How much does a full motorbike licence cost in the UK?
The full cost of a motorbike licence and hitting the road depends on a number of things, including the type of licence you want and the training you need. Here, we take a look at what you need to learn to ride a motorcycle and how much you can expect to pay.
What do I need before I learn to ride a motorcycle?
Before you do anything, you’ll need to apply for a provisional licence. You can apply for this when you’re 15 years and 9 months old, but you must also:
- Be able to read a number plate from 20m away.
- Have been given permission to live in England, Scotland or Wales for at least 185 days.
To apply, you’ll need some form of ID such as your passport (you can find a full list of what’s accepted at GOV.UK).
How much does a provisional licence cost?: £34 if you apply online or £43 by post*.
Complete compulsory basic training
The next step after getting your provisional licence is to complete compulsory basic training (CBT for short). Almost everyone wanting to learn to ride a motorbike will need to undertake CBT but there are a few exceptions:
You don’t need to do compulsory basic training if:
- You passed your driving test before 1 February 2001 and you only want to ride mopeds up to 50cc.
- You have a full moped licence from passing a moped test since 1 December 1990.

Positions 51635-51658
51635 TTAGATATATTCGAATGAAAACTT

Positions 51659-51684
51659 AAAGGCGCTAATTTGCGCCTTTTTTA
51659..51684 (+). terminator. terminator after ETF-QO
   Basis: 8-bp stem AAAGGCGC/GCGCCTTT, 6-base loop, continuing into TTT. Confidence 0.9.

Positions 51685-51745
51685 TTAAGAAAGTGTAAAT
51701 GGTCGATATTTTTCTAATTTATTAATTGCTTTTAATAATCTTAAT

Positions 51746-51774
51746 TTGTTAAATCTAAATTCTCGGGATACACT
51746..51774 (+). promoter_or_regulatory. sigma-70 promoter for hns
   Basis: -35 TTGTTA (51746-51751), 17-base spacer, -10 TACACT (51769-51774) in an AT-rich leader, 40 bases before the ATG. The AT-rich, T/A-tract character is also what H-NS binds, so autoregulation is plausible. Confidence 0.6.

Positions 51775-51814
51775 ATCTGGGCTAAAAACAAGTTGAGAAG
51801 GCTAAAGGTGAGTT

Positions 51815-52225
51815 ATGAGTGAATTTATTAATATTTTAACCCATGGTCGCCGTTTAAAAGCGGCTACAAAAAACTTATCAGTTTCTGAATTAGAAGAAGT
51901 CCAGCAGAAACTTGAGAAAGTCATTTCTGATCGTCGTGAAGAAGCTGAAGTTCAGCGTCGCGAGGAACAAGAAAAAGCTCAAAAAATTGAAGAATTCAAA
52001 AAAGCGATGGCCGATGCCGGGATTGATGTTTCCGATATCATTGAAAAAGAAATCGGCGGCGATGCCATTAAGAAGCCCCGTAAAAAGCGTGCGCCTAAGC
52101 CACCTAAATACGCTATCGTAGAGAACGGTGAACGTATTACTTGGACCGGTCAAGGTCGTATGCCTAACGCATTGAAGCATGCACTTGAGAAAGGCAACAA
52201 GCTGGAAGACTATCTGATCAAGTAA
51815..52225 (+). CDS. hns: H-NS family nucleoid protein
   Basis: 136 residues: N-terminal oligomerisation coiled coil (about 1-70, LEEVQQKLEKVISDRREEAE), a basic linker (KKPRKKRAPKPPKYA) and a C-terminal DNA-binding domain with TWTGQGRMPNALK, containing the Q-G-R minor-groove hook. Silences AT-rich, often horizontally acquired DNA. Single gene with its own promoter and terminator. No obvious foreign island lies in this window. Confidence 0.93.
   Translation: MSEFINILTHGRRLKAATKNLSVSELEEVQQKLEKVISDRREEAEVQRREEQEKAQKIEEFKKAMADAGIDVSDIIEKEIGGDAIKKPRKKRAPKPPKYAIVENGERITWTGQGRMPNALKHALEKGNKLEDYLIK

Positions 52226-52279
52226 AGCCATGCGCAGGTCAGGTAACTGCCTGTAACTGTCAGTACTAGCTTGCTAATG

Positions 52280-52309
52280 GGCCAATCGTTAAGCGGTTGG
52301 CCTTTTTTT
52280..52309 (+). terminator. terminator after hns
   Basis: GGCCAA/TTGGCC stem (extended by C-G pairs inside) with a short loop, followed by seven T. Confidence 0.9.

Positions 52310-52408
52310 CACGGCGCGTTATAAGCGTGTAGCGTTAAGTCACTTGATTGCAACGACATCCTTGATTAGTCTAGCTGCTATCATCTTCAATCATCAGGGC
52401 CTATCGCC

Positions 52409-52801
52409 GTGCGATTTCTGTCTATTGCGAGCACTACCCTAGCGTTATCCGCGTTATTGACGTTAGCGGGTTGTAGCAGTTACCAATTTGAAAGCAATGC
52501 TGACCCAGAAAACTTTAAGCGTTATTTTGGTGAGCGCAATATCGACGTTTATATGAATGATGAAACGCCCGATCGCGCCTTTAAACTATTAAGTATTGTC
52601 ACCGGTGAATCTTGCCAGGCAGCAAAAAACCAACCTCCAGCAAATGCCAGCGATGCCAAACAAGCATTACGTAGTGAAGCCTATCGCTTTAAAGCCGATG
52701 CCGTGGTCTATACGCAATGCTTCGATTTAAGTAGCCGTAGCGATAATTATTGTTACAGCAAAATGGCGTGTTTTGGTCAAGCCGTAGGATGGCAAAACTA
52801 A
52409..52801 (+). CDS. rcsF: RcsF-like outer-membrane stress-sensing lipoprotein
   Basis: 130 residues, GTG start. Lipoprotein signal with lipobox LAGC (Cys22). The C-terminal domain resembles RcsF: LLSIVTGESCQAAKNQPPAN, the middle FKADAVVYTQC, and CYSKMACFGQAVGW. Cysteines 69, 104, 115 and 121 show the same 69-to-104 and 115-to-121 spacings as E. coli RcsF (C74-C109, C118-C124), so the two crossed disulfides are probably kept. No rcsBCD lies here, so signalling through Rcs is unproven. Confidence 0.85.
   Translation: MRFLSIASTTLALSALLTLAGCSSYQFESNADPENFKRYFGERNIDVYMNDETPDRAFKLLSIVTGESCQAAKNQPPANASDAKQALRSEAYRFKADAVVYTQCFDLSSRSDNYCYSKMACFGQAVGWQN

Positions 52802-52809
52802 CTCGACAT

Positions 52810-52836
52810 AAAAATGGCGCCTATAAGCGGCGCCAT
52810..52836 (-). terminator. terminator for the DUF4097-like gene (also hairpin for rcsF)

- You already have a motorcycle licence for one category and want to upgrade to another.
You’re also exempt if you’re part of the government’s e-scooter trial. You won’t need to do CBT if you live in certain offshore islands either.
What does CBT involve?
The good news is that CBT isn’t a test (although it’s sometimes referred to as one). It’s really just a course that enables you to ride safely and considerately. There are five parts to it, and you could complete it in as little as a day.
Although there’s no formal test, you will have to complete the course successfully and an instructor can hold you back if they feel you need more time.
You’ll be given a ‘certificate of completion’ to show you’ve completed your CBT (also known as a DL196). After that, you’ll be able to ride a moped, so long as you’re 16 or over. If you’re 17 or older, you’ll be able to ride a motorcycle up to 125cc with a maximum power output of 11kW. You must also use L plates at all times (D plates if you live in Wales).